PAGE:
To read the 1st installment of“Wedding for One: Dreams, Synchronicities, and Celebrations.” in which our protagonist dreams of receiving a wedding proposal…but receives a business proposal to become Director of the Institute of Dream Studies instead …  click here.

When a dream scenario or a dream image repeats, I pay attention. So when I dreamed first about a “Wedding for One,” and then “A Proposal,” I was on my toes.

But brides and weddings weren’t the only dream images that were recurring …

Part 2: Enter the Spider

As my friend Sherry and I drove home from the dream conference we talked over Justina’s proposal, that I take over the directorship of The Institute of Dream Studies. The Institute was Justina’s school, from which I had graduated in 2011. Now, Justina was ready to take her career in a new direction, and she’d asked me to consider taking up the leadership of the dream school.

Several hours into our drive, Sherry and I had considered numerous pros and cons of my possibly moving in this direction. I love to teach, I love dreams, and I had various ideas as to how I’d like to design a dream studies curriculum. By the time we pulled into the parking lot of a restaurant where we’d have dinner, Sherry suggested it was time we put the question aside for the moment. “We’ve used our left brains on this question enough,” she said. “Now see what your dreams have to say.”

As dreamers, we take seriously the directive to “Sleep on it” when making a big decision. In fact, six years earlier, when I first applied to take part in the Institute of Dream Studies’ Dream Certification course, Justina advised me to consult my dreams before making up my mind. I followed her suggestion, and the next morning I woke from a dream that featured a large spider.

For me, spiders, with their unique skills at web-building, represent creativity and interconnection, as well as the art of storytelling. In addition, spiderwebs remind me of dream catchers, those intricately woven Native American talismans that are said to ward off nightmares. So, I decided that my dream spider was an encouraging sign.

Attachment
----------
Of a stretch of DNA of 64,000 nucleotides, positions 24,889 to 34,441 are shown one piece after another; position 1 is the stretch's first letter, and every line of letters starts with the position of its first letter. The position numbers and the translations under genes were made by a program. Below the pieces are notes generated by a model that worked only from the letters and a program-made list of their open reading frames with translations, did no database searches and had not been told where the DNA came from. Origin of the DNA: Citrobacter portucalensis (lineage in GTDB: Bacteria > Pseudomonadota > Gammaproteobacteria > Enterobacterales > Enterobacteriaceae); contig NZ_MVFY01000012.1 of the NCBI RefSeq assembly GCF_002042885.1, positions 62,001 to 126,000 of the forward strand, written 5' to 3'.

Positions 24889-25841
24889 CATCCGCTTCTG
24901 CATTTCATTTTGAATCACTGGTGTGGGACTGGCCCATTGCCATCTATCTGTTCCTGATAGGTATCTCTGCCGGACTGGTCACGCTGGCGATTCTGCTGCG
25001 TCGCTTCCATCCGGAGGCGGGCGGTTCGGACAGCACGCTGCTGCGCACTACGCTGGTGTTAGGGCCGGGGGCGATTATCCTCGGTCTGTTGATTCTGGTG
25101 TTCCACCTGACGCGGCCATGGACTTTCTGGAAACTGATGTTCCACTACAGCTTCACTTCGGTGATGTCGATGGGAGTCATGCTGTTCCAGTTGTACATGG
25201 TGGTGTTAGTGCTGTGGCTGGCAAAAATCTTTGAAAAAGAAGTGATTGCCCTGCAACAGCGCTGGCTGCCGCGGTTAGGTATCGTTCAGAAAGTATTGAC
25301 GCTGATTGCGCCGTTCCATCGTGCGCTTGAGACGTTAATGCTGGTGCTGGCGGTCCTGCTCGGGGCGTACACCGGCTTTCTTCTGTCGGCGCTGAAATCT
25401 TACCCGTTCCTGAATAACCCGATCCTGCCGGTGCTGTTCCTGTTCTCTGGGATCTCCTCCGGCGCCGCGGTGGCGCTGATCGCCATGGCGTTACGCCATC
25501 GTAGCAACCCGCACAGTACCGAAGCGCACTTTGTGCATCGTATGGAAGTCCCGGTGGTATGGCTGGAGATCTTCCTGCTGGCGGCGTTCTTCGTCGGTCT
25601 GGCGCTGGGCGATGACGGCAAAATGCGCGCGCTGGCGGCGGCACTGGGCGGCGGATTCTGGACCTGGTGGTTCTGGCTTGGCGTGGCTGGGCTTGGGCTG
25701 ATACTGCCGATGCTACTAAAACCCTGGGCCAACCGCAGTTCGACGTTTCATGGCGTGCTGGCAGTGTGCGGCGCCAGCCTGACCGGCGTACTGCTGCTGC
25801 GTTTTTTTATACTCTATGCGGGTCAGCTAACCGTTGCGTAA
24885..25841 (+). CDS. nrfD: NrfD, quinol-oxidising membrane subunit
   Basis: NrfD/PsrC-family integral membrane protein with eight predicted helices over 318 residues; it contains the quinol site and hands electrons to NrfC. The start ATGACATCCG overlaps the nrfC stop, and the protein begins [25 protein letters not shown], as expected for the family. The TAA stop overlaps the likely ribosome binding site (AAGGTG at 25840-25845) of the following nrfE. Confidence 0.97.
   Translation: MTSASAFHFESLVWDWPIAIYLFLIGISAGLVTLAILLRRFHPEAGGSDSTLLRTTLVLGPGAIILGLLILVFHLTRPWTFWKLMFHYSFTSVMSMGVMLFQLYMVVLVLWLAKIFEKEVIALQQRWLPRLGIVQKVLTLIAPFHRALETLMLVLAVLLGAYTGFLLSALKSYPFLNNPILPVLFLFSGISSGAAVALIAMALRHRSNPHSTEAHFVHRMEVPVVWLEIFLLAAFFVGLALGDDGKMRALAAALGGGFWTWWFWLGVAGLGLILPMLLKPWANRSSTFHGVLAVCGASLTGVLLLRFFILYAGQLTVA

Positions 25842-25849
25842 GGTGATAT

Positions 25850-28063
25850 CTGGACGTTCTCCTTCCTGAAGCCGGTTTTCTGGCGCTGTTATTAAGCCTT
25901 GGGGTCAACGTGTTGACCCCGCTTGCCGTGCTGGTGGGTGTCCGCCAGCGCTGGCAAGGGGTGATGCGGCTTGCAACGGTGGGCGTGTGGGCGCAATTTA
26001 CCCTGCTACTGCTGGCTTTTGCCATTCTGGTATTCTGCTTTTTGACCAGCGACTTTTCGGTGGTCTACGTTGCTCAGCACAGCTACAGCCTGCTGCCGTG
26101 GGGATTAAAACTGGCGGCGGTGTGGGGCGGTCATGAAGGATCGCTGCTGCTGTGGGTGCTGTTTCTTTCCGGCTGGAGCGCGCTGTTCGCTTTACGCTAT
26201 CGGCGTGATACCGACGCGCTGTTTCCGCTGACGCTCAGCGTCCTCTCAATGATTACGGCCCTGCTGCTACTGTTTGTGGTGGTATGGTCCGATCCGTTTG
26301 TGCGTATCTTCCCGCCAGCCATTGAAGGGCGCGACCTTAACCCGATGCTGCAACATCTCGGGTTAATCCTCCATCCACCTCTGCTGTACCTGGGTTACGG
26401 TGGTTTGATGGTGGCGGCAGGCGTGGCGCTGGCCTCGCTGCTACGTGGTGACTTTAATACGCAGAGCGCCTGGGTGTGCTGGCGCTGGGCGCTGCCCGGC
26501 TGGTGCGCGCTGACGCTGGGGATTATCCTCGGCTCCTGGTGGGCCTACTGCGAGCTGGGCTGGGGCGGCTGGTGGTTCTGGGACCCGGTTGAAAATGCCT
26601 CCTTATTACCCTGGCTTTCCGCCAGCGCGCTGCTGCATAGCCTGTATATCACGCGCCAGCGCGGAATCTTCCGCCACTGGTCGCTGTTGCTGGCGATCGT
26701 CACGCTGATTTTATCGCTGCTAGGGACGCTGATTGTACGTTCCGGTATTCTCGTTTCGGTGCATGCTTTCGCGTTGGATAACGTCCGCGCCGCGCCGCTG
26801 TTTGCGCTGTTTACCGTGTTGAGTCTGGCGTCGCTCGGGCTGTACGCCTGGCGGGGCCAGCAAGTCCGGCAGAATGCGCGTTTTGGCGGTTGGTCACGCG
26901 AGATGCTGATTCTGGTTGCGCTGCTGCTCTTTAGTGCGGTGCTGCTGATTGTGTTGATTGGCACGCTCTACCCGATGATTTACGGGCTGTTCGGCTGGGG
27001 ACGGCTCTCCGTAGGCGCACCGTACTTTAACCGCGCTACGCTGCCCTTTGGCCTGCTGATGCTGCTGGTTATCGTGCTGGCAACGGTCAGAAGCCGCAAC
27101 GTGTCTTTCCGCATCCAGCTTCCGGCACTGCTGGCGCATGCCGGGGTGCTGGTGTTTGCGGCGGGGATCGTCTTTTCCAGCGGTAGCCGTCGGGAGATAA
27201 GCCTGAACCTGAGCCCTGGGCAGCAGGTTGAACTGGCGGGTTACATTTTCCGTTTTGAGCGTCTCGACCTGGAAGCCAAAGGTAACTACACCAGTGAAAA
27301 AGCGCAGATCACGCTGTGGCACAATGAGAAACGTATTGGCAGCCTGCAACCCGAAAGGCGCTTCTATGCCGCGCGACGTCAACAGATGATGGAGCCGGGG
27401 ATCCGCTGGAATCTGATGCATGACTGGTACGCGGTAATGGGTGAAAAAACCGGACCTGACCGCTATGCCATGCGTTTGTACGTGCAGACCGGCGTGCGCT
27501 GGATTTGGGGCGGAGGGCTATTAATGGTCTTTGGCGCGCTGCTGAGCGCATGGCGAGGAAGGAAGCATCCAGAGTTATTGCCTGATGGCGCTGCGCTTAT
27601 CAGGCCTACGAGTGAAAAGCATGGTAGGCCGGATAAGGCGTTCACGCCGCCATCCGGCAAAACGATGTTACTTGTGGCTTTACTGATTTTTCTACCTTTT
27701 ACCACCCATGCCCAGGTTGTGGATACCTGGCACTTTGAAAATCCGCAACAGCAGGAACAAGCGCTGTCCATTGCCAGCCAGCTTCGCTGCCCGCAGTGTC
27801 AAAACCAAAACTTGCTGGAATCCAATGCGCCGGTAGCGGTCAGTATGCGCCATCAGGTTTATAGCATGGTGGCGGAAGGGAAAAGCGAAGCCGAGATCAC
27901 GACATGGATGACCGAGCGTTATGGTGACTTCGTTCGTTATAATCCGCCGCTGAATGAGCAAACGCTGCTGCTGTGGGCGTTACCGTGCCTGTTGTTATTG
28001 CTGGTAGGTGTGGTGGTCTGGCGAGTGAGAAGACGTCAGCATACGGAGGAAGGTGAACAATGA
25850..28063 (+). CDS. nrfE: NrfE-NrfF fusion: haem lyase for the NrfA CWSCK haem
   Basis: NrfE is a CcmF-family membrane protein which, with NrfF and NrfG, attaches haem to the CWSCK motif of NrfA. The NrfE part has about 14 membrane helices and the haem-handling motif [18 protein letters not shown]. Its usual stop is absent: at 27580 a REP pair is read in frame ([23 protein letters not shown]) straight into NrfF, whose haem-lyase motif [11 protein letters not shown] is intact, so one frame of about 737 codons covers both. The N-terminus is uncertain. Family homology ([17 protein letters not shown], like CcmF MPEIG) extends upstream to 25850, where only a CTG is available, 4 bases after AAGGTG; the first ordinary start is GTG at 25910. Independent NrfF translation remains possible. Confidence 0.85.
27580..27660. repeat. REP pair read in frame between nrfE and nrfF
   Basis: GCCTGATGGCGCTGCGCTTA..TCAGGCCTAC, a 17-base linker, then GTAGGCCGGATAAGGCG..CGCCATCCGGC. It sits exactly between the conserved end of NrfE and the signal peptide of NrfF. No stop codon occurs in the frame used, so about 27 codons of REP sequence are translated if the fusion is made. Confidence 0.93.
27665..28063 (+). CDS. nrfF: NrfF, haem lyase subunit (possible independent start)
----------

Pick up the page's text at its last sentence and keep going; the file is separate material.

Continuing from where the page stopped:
Dream Catcher

My Dream Catcher

Now, years later, here I was again, deciding whether to deepen my commitment to dreams, and to the Institute of Dream Studies, which Justina had founded. This time however, the question was a bit different. If I accepted this proposal, I would be making a commitment not only to my own dreams, but I’d be committing to train more people, including therapists, spiritual counselors, health care providers, and people who were simply fascinated by dreams, to become leaders in the field of dream studies. Then they in turn would encourage even more people to learn from and about their dreams–thus widening the web of dream teachers and dream experts.

And so it was that Sherry and I agreed to table our discussion about my decision for the time being. Sherry cut the engine and we were about to get out of the car and head into the restaurant, when we noticed something on the windshield.

I began to laugh. “What’s so funny?” Sherry asked.

I pointed to the large spider that was climbing up the windshield wiper blade. “Looks like I won’t need to go to sleep to get a dream to guide me,” I said.

It was Sherry, after all, who had taught me the art of synchronicity. Ever since I’ve known her, Sherry has been instructing me (primarily by example) as to how synchronicities, or meaningful coincidences, increase as we pay attention to messages from our dreams. Not only that, I learned from her that we can deepen our understanding of life events and gain valuable information to help us make decisions when we take careful note of recurring themes in our dreams and synchronicities–which I’ve come to think of as waking dreams.

The spider, appearing in this moment, was just such a synchronicity. It was as if the Universe were winking at me—offering a sweet, sly smile to remind me that I was on the right path.

The task now was to keep paying attention. The goal here was not necessarily to expect a yes or no answer based on signs and symbols (our subconscious doesn’t function as a binary system), but instead to stay conscious as I took one step at a time, noticing the pattern that was being woven all around me—from the stuff of dreams.

ZZZZzzzzZZZZ

Ahh…but that spider was hardly the end of the story. Stay tuned for the next installment of “Wedding for One: Dreams, Synchronicities, and Celebrations.”

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Spoiler alert: If you want to know whether or not I accepted Justina’s proposal, click here. Otherwise, enjoy the suspense until the next post in this series.

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Why I <3 Facebook Birthdays

Today is my birthday. But if you’re one of my 1200+ Facebook friends, you already know that, because Facebook broadcasts the news. And I love it! My 8 Facebook birthdays to date have been among my favorites, in part thanks to Facebook.